Make and confirm predictions about text by using prior knowledge and ideas presented in the text itself, including illustrations, titles, topic sentences, important words, and foreshadowing clues.
The ability to predict what will happen in stories using prior knowledge and background information, the parts of the text (e.g., covers, titles, pictures, topic sentences, significant words, foreshadowing, etc.).
Do a “book walk” before reading a text out loud or together. Look at the covers, the illustrations and/ or photographs, browse the chapter titles, etc. Ask: What do you think this book is about? What clues can you find in the pictures about the characters and setting? What possible conflicts could arise? As you read together, refer back to your predictions to see how correct they were!
Experience the excitement of predicting by completing a simple task. Make a prediction about something that could possibly happen tomorrow (e.g., the weather, what exact time the ice cream truck will drive by, how many times the phone will ring, etc.) based on your prior knowledge, and seal it in an envelope – no peeking at each other’s! At the end of the next day, see whose prediction was closer! You could also do this looking ahead to next week, or next month if you can wait!
KWL charts are great for recording information and tracking ideas to be able to evaluate them. Before reading a book, write down your initial observations, ideas, and details you notice in the first column. For example, you can often tell what the setting is just from browsing through the pictures. But be sure to only write down the facts you are sure you know, not your opinion. The second column is for questions and concerns you have about the story – what are you curious about? The last column is to be filled out after you have read the story. Write key details from the story and see how the entire chart encompasses the essence of the story.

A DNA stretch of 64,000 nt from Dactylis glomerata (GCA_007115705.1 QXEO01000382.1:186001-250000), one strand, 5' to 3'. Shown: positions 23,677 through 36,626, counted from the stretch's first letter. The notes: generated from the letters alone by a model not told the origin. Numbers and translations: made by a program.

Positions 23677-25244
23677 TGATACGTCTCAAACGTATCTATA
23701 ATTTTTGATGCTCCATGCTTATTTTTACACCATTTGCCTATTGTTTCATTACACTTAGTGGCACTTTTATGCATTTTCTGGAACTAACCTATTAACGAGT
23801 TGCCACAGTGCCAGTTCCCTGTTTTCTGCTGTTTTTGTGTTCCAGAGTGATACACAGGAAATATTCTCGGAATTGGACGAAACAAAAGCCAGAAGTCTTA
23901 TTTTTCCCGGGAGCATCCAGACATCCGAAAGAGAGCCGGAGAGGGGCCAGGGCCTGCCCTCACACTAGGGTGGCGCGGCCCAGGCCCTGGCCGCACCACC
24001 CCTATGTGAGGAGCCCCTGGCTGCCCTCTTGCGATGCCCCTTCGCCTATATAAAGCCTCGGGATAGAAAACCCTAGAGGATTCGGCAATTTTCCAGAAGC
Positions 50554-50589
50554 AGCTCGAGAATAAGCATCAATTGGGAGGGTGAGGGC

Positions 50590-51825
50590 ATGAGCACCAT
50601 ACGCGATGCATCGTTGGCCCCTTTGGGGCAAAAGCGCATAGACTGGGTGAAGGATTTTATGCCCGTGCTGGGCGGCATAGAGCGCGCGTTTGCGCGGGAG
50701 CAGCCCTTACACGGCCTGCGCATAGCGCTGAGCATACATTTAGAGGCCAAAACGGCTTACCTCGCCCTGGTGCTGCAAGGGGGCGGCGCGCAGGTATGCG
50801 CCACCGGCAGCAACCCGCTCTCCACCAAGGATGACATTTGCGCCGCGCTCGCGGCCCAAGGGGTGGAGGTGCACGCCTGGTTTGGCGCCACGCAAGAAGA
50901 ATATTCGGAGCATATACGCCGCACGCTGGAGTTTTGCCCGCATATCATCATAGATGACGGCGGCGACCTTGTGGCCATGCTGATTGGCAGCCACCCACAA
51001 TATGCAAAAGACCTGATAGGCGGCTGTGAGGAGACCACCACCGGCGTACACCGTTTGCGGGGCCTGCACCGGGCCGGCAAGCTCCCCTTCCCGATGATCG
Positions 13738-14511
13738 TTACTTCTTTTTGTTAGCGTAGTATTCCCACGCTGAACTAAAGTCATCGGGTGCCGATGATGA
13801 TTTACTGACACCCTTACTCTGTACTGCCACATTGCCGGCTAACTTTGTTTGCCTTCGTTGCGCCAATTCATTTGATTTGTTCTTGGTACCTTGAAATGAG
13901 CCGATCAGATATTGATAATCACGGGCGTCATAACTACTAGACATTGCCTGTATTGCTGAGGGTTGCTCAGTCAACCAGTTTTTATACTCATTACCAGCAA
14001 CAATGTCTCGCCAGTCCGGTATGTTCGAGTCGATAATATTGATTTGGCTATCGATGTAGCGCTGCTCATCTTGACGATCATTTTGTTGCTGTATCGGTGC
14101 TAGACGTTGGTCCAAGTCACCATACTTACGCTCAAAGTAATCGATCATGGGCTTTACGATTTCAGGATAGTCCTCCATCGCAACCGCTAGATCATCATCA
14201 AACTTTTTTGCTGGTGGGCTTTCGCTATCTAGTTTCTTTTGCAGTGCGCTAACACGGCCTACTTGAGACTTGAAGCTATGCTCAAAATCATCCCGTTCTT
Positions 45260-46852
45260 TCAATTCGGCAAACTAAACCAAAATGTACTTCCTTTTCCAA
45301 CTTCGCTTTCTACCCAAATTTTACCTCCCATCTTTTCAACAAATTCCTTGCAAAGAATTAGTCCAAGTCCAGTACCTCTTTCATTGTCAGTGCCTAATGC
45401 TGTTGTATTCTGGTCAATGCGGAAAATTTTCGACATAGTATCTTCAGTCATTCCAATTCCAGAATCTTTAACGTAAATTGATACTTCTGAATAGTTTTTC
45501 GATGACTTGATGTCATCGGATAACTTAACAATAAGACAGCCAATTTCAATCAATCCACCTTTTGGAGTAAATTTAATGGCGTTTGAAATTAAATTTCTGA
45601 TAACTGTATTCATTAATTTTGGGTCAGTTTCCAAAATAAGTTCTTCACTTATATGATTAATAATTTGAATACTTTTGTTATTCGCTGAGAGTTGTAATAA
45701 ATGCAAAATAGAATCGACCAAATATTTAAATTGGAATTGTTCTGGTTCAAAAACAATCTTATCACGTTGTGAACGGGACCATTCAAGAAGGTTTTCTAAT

What We Know (K)
What We Want to Know (W)
What We Learned (L)
Listen to a book on tape (you can check these out from your local library, if you don’t own any) or ebook. Before you read and every few minutes throughout the story (2-5 depending on the length of the story), stop or pause the tape and write down your predictions of what will happen next in the plot. Then look at the overall summary of the story and see how close your predictions were with the synopsis of the story.
Are you predictable? What makes a plot or character predictable? Usually, patterns of behavior or of genres give us clues as to how a story might play out. For example, fairytales usually have happy endings. A character that is bad at the beginning will usually continue unless there is an obvious turnaround point. Ask a friend or family member what makes you predictable or not – do you eat the same thing for a meal often? Do you wake up at an exact time every day? Do you play the same sport every year? Then ask yourself: why or why not?
What are the main events of a story? (the problem, the parts that are exciting like the climax, the solution to the problem, etc.)
How can you tell what the main events of the story are? (when the story is a “page-turner” – you can’t wait to see what happens next, when you figure out a mystery or problem in the story, etc.)
What does subsequent mean? (following, later, succeeding, etc.)
What is another term for the problem in the story? (conflict)
What is another term for the solution in the story? (resolution)
What is a topic sentence? (the main idea of a paragraph)
Where in a paragraph can you find the topic sentence? (often the first sentence or towards the beginning)
What are important words in a text? (ones italicized, capitalized, bolded, often defined in glossary, etc.)
What graphic organizer is helpful for predicting? (KWL – what we Know, What we Want to know, and what we Learned)
Is it okay for predictions to be incorrect, or wrong? (yes, of course)
What is visualization when reading? (viewing the text in your mind – making your own pictures to match the story, easier without looking at pictures in book)
How do you infer when reading? (you “read between the lines” by hypothesizing or assuming certain things about the plot and/or character based on clues and patterns in the story)
Why is it important to predict? (to check understanding of a story and add fun and excitement to reading!)
What other skills can predicting work well with? (visualizing – you can visualize what will happen next in your imagination; inferring – you can infer or “read between the lines” to gain insight about the details in the story)